Can I get some advice on making mashed potatoes not lumpy?
If you already have a potato masher all you need to do is boil the potatoes really soft to make sure you don't have lumps when you mash them - and then mash them well. I just made and ate mashed potatoes too - I also did this because the last time I made mashed potatoes I didn't boil them enough and when I mashed them it still came with lumps.
Just cut them into ~two-inch cubes and simmer (don't boil) until the fork test passes. Give it a half mash with your dry ingredients before wet, and it's fucking foolproof.
After I boil my potatoes
Mash them with butter
Then I add milk or cream to get rid of lumps
Alittle at a time, dont want soup lol
use a wire whip and you will never have lumps, only creamy smooth goodness.
i would never use a regular masher
Hola, can actually comment here. perfect mash everytime.
you need an extra fine metal sive, and a dough cutter (like playdough, or bread dough, dependant on age/experience/resources)
boil your taters tits till they get a nice fluffy coating when you drain them. make sure dem cooked.
using the doughcutter, pile in small amounts at a time, hot, and use the sive as a miniscule grater. finish with butter, cream, salt and pepper , whisk lightly till like whipped cream
sauce: make fucking tons of the stuff erryday at restruant. rosette standards
also, maris pipers make the best mash on budget.
Jersey royals make mindblowingly delish but expensive mash.
Accords make half decent chips, but eh. pipers for me.
Red rooster taters also, good for mash, good for chips.
>Using a ricer
Don't do that. Use a masher, boil them longer, employ a whisker.
Everyone in this thread is right except for the folks telling you to use a ricer. They want you to have tv dinner potatoes, don't listen to them.
When I was searching for a method to make my potatoes not lumpy I used a variety of things such as a ton of butter, milk, heavy cream and even chicken stock. They helped, but didn't completely solve the problem. I made progress when I used sour cream in my potatoes. I'm guessing the thickness of the sour cream helped bind to the potatoes and instead of making them lumpy or soggy it actually made them creamy. Only problem was the overpowering taste of sour cream now. So I looked for an alternative and finally discovered ricotta worked perfectly. Ricotta in general has such a mellow taste that unless you have an extremely sensitive palate, and when added to hot potatoes takes on the consistency of sour cream. It will make your potatoes creamy as hell and won't add or subtract from the flavor you were originally attempting to reach.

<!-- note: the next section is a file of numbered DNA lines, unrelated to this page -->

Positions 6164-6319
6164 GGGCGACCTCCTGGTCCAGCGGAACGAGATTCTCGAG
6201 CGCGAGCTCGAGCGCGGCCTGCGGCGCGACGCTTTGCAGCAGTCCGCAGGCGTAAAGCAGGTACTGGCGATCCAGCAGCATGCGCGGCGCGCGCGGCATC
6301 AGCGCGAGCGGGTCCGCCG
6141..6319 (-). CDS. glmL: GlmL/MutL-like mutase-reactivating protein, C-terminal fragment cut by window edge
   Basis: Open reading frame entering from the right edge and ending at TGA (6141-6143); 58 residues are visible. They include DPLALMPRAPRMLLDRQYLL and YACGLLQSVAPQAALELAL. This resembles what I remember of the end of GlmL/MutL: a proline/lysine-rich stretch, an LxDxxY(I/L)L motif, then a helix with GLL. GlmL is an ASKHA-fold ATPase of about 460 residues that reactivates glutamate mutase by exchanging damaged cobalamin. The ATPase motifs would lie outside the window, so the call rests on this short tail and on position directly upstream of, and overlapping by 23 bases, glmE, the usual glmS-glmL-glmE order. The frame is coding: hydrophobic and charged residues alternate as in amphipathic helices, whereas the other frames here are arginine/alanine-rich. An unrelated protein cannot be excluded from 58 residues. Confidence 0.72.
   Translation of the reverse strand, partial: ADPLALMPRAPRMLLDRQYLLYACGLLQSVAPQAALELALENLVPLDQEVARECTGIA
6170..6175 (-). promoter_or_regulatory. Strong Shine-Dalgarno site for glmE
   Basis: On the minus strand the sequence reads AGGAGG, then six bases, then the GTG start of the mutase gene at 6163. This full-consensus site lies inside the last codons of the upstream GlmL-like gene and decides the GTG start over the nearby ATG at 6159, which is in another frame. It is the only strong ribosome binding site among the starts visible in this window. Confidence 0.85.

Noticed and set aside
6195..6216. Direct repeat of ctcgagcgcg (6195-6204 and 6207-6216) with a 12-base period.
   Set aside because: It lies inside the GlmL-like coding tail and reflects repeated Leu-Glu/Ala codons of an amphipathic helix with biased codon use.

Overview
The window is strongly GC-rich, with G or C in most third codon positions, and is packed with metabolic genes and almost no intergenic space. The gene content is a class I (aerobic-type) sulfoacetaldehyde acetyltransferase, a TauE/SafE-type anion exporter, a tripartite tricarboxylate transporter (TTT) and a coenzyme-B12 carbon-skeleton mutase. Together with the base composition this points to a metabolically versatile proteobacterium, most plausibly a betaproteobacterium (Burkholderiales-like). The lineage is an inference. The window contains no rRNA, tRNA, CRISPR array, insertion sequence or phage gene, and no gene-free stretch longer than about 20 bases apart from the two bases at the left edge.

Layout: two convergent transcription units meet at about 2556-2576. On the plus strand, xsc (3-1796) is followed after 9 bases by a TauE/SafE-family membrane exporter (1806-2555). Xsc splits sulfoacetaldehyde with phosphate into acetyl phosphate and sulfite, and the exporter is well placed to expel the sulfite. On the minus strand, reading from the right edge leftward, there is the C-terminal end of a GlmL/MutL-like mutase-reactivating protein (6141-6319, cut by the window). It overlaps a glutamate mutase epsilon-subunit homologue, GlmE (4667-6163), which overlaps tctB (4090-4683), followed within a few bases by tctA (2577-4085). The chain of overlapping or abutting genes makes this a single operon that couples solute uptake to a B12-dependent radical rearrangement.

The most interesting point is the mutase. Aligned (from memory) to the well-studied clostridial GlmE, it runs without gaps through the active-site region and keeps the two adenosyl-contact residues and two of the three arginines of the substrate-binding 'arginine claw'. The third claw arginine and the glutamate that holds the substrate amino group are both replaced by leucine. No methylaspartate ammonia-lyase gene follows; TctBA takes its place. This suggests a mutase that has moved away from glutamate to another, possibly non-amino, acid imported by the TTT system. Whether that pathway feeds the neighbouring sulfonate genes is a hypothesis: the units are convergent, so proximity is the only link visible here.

Try it, you will not regret it, I promise you.
Ricers can make godly mashed potatoes but it's really easy to make perfectly good smooth creamy mash with just a masher. Just peel your potatoes, dice, boil, and drain. Then RETURN YOUR POTATOES TO THE PAN and set it on a very low heat (or on the recently turned off burner if your stove is electric) to dry them thoroughly- you don't want to brown them at all or anything, just get rid of any water remaining. Meanwhile, melt together butter and milk, and add gradually to your potatoes while you mash. Then just season and enjoy.
Pick your potatoes well too. Yellow-fleshed potatoes like Yukon Golds are what I usually go for at home. Really low-starch potatoes like (most) red potatoes won't absorb the butter and cream well, and really high starch potatoes like Russets won't give you the right creamy texture.
The smaller the potato is cut, the more overall surface area there is. The more surface area you have, the potato will be more mushy when you want to mash it (because smaller and cooks more thoroughly).
Use whatever you want to make them, when you have it all added though, get out a whisk then whisk the fuck out of it and keep going till your arms are beyond sore. You gotta work to mash dem tatoes.
>mfw humans still use real potatoes to make mash!
Trick is to boil the potatoes to the consistency where you can easily crush or mash it with a fork or spoon. I don't know what type of masher your using but it just takes a little time and being thorough. I make a perfect mash now but it took some trial and error to get it there.
>put in hot water
>simmer for ~30 minutes
>add chopped up garlic halfway through
>drain but save a spoonful of the water
>add it back to the potatoes together with some butter and a tiny bit of milk
>mash, add salt, pepper & nutmeg to taste